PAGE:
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    Update: Italian Court Convicts Three Google Executives of Privacy Violations

    “Three Google executives were convicted Wednesday of violating Italian privacy laws in a ruling that the company denounced as an ‘astonishing’ attack on freedom of expression on the Internet,” while a fourth executive was cleared, the New York Times reports. To recap: In September 2006, a video showing a disabled boy being harassed by classmates that was uploaded to Google Video’s Italian site. Google removed the video in November 2006 within 24 hours of a removal request being made. Last year, Italian authorities charged all four Google executives with defamation and three with failure to comply with Italian data privacy code.

    The Google executives were found guilty of violating the Italian privacy code, but not of defamation. The three convicted are: Peter Fleischer, Google’s chief privacy counsel; David Drummond, senior vice president and chief legal officer; and George Reyes, a former chief financial officer. They could have faced a year in jail, but were given six-month suspended sentence. Senior product marketing manager Arvind Desikan faced only the defamation charge, so was cleared.

    Richard Thomas, the United Kingdom’s former Information Commissioner, said the Italian court’s decision gave privacy laws a “bad name,” the BBC reports. “It is like prosecuting the post office for hate mail that is sent in the post … I find it worrying that the chief privacy officer who had nothing to do with the video has been found guilty. It is unrealistic to expect firms to monitor everything that goes online,” Thomas said.

    In a posting on its official blog, Google said:

    In essence this ruling means that employees of hosting platforms like Google Video are criminally responsible for content that users upload. We will appeal this astonishing decision because the Google employees on trial had nothing to do with the video in question. […]

    But we are deeply troubled by this conviction for another equally important reason. It attacks the very principles of freedom on which the Internet is built. Common sense dictates that only the person who films and uploads a video to a hosting platform could take the steps necessary to protect the privacy and obtain the consent of the people they are filming. European Union law was drafted specifically to give hosting providers a safe harbor from liability so long as they remove illegal content once they are notified of its existence. The belief, rightly in our opinion, was that a notice and take down regime of this kind would help creativity flourish and support free speech while protecting personal privacy. If that principle is swept aside and sites like Blogger, YouTube and indeed every social network and any community bulletin board, are held responsible for vetting every single piece of content that is uploaded to them — every piece of text, every photo, every file, every video — then the Web as we know it will cease to exist, and many of the economic, social, political and technological benefits it brings could disappear.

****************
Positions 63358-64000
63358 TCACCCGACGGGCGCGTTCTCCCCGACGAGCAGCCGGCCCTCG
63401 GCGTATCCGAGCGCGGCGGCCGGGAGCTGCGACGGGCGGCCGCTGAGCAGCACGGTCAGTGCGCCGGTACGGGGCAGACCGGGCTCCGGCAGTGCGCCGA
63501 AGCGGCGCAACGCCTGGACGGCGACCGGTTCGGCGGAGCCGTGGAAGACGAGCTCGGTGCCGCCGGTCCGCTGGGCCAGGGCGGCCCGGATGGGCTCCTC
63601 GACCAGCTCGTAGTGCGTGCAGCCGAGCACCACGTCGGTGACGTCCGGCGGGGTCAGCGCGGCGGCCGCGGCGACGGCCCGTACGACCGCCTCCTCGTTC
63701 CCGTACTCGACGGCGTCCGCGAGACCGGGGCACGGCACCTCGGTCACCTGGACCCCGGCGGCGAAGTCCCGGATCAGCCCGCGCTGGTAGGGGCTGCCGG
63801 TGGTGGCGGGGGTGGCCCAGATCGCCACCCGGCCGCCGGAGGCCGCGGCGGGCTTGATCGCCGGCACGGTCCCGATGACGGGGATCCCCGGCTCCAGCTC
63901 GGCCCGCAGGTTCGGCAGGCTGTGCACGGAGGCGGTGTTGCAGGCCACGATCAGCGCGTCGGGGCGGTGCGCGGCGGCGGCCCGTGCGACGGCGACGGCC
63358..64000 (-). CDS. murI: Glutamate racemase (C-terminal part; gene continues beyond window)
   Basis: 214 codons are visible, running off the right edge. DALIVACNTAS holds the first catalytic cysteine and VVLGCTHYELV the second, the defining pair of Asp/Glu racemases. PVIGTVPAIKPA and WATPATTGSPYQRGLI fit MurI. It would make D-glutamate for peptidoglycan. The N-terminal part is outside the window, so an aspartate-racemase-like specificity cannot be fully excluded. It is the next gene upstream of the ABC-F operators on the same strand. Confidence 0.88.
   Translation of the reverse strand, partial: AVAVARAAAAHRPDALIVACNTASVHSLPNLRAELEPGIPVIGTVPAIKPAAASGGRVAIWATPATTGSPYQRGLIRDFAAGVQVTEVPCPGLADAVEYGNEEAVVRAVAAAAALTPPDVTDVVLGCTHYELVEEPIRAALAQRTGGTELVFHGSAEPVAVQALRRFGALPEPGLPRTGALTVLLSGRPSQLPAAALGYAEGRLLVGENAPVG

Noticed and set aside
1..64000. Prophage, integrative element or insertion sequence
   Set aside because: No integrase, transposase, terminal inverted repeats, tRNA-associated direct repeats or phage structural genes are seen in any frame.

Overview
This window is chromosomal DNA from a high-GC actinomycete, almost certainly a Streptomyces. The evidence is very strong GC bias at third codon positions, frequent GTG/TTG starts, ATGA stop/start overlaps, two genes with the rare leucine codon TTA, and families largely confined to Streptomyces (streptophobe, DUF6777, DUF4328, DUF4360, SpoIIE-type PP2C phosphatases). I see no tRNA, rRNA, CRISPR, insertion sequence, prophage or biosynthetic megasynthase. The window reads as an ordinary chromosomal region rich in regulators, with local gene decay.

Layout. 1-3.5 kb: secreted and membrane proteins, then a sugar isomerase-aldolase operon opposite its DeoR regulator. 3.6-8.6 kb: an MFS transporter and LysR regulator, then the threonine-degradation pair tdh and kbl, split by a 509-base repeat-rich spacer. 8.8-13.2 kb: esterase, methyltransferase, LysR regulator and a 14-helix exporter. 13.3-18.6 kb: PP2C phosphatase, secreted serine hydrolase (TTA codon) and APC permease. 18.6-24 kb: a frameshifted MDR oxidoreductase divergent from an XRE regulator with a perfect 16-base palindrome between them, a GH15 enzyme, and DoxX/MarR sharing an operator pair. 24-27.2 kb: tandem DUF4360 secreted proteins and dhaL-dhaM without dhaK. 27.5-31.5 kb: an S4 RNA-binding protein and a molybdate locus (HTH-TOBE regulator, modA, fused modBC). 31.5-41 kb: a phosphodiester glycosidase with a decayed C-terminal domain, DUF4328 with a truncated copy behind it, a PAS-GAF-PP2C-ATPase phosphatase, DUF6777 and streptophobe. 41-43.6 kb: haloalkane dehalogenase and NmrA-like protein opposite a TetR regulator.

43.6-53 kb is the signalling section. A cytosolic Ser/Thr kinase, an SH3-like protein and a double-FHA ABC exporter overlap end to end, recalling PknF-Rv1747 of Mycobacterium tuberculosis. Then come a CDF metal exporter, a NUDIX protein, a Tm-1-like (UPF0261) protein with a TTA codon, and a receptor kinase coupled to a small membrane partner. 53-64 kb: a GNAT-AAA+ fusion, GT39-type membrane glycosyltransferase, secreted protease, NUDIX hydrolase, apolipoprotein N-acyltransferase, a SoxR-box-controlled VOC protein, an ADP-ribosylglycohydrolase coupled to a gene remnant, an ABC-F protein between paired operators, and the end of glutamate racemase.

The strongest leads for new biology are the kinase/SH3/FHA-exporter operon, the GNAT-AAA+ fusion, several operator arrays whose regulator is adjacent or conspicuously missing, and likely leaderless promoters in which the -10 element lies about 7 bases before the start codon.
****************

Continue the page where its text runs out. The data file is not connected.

These are important points of principle, which is why we and our employees will vigorously appeal this decision.

    “I am outraged by the decision of the court of Milan today finding that I am criminally responsible for violating the privacy rights of an autistic school boy who was harassed and bullied by several of his classmates,” Drummond told Businessweek. “I am reviewing all available options to challenge this dangerous precedent.”

    The Telegraph UK reports, “Google said that despite the controversial ruling, it would not be reconsidering its position in Italy, and would not be ceasing operations or shutting down YouTube.” It also reports:

    The Italian courts have a record of pursuing technology companies for the misdemeanours of their users. Last year, Italy’s taxation regulators opened an investigation in to eBay, demanding that it hand over the details of customers who had sold goods through the auction site between 2004 and 2007. Yahoo! has also been asked by public prosecutors to surrender the private emails of suspected criminals, while Facebook was forced to hand over the personal information of users who were using the social-networking site to “glorify” Mafia figures, and promoting the violent death of Silvio Berlusconi.

    The New York Times notes:

    Google insists that under European Union law, video-sharing sites and other Internet companies are protected from liability for the content of material posted. But it is a gray area, according to legal experts.

    The relevant E.U. law, which has been implemented in Italy, was adopted a decade ago, before user-generated content was the popular phenomenon it is today. While Internet service providers are clearly protected from so-called intermediate liability for the content they convey, the law does not specifically address user-generated content.

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